Looking at peanut butter... remembering baby poop... not seeing much difference... could you be more specific in what you notice? I've never tried the "Earth's Best" brand, but carrots often cause constipation or other troubles when introduced as a first food. My advice is to wait on carrots until your son has been accustomed to gentler foods (fruits, baby ...


2

I think that what you describe is a fairly normal reaction when introducing solids. Try leaving out these products for a few days and see if the rash goes away. Try another brand (or even other foods) and see if the rash returns.


2

Most doctors do recommend rice cereal as the first food, as there is almost no worry of allergic reaction. As well, most common thought says don't put it in the bottle as there is no benefit to this as it is so thin that it doesn't teach swallowing of solid food. (obviously the twin with major acid doesn't fall into general instruction, as it was given to ...


2

This is probably a question for your pediatrician, since your child's weight gain and other factors affect this. The common information seems to be that water can't substitute for breast milk/formula, and that even the solid foods your infant eats don't give them the complete nutritional set needed. Our son loves drinking water, and we sometimes need to ...


2

Be careful when giving your child water or other liquids that you are still giving the child enough milk/formula. Water is much easier and may comfort your child, but it takes a long time for the child to eat enough food and get enough nutrients from it, so I was very cautious about giving my child water/juice. I would recommend speaking to your ...


2

From personal experience, it depends on the child. Like adults, some kids will happily drink more water than others. What is important is that when they start solids it is important that they start to also drink water to avoid dehydration. As soon as my child began solids we started giving her water in a plastic sipping cup that had been boiled and ...


2

My daughter is officially the world's worst eater. She didn't start really feeding herself until she was well over 12 months old, and her diet is still pretty minimal (but at least we've moved beyond just yogurt as our primary source of nutrition). Here are some thoughts that I try whenever C is in an especially anti-food stage: Is she bored? If you ...


2

Eating off a spoon has to be an unusual experience for them. I imagine that many times you have taken things away from the children that they have tried to put in their mouths, so it must be terribly confusing until they get the hang of the idea. Having said that, the thing that kids do best of all is mimic. So for sure try other foodstuffs, purified ...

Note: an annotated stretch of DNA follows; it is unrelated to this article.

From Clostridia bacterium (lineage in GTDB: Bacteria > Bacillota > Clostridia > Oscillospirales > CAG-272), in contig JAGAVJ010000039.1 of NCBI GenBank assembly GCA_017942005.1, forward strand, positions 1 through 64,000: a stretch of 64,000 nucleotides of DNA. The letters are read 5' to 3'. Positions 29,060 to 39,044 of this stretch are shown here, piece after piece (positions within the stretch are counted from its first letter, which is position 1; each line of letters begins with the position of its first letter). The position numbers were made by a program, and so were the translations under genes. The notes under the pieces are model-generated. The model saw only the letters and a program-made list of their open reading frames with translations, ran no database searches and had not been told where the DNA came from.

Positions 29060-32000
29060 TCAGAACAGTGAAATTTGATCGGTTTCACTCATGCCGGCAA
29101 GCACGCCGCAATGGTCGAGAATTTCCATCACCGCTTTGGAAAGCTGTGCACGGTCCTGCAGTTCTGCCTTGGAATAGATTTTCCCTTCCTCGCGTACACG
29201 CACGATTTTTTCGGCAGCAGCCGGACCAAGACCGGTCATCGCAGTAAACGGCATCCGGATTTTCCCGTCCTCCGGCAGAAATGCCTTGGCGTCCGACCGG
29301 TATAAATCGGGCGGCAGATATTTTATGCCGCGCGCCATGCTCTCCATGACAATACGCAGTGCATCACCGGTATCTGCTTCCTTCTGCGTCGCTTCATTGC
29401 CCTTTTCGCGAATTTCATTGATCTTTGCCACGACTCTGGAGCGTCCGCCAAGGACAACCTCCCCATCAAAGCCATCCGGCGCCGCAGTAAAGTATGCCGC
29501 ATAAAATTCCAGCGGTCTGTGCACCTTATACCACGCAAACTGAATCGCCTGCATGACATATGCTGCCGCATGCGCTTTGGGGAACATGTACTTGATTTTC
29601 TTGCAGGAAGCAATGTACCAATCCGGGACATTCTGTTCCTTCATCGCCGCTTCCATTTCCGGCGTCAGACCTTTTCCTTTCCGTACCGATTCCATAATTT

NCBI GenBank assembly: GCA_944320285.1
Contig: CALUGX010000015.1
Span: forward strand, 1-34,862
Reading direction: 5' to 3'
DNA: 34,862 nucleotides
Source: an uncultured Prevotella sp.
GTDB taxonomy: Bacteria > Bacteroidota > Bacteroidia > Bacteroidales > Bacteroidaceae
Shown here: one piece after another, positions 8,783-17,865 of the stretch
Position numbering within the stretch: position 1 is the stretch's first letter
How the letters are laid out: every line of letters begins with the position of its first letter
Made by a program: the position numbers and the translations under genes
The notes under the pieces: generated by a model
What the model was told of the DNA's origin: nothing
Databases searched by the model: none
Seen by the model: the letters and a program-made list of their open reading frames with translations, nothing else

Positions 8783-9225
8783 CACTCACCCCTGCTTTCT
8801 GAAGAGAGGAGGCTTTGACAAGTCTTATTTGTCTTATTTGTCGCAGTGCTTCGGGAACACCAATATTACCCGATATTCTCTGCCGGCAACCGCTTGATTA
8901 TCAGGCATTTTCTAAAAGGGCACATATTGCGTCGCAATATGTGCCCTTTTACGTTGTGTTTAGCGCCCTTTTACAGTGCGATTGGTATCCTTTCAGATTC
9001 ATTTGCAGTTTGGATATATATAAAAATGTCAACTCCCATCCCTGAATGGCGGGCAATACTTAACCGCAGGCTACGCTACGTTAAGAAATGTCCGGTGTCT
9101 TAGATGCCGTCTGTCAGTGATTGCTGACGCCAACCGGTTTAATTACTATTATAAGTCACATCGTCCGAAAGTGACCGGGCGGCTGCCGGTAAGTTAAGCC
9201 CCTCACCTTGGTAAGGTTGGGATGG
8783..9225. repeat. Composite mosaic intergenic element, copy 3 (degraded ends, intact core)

2

If by "local rash" you mean a red patch on the chin or something, odds are very high it's got nothing to do with the foods you are feeding him, particularly if it's something like rice that virtually nobody is allergic to. Most babies start drooling at the same age as they start eating solids (in fact, it's considered a sign of readiness), and most often ...


2

The American Academy of Pediatrics no longer recommends avoiding citrus fruit explicitly; see this resource for more detail as to what they do recommend. (Largely, any food.) The primary concerns now are honey (botulism) and nitrates in food (spinach, beets, green beans, squash, and carrots are specifically called out as potentially containing higher ...


2

The only thing I'd add is that yogurt is great for kids, yogurt melts less so because they are usually very sweet. Why are you wanting to give these? If it's because they're good for teething, I'd say that is okay, although odds are you can come up with something better - plain crushed or smaller cube ice is excellent, for example, or any of several ...


2

My boy has gone a few days without pooing once or twice in his 8 months of life. I think up to 4 days at most. We've asked doctors about it, and they say it's not unusual, and everything should be fine as long as they are still passing liquids regularly. If you think about it for a moment, look at how fast your baby is growing, that size is coming from ...


2

Constipation in infants starting solid foods is not uncommon, and may not, in fact, be constipation. If your child is not uncomfortable (no obvious abdominal pain, crying, arching his back, attempting to pass stool without success), and is passing soft stool without difficulty every 5 days or so, it's fine. If, on the other hand, any of the above are ...


1

I always considered a spoon to be the only "food feeder" a baby needs. Why have her learn to use a mesh bag unless that's what she'll use as a grown up? It doesn't make any sense to teach her to use one gadget (which is gross and really hard to clean, BTW) only to have to teach her to use another later. I think the most effective "food feeders" for babies ...


1

As long as you can not see any obvious health issues (coughing, scratching, pain or worse) it is unlikely to be an allergy. If you want to be absolutely sure, you need to see a doctor, however I doubt your little one will love to get about 20-30 needles into his arms for the test. Alternatively you can try small doses of what you think might cause an ...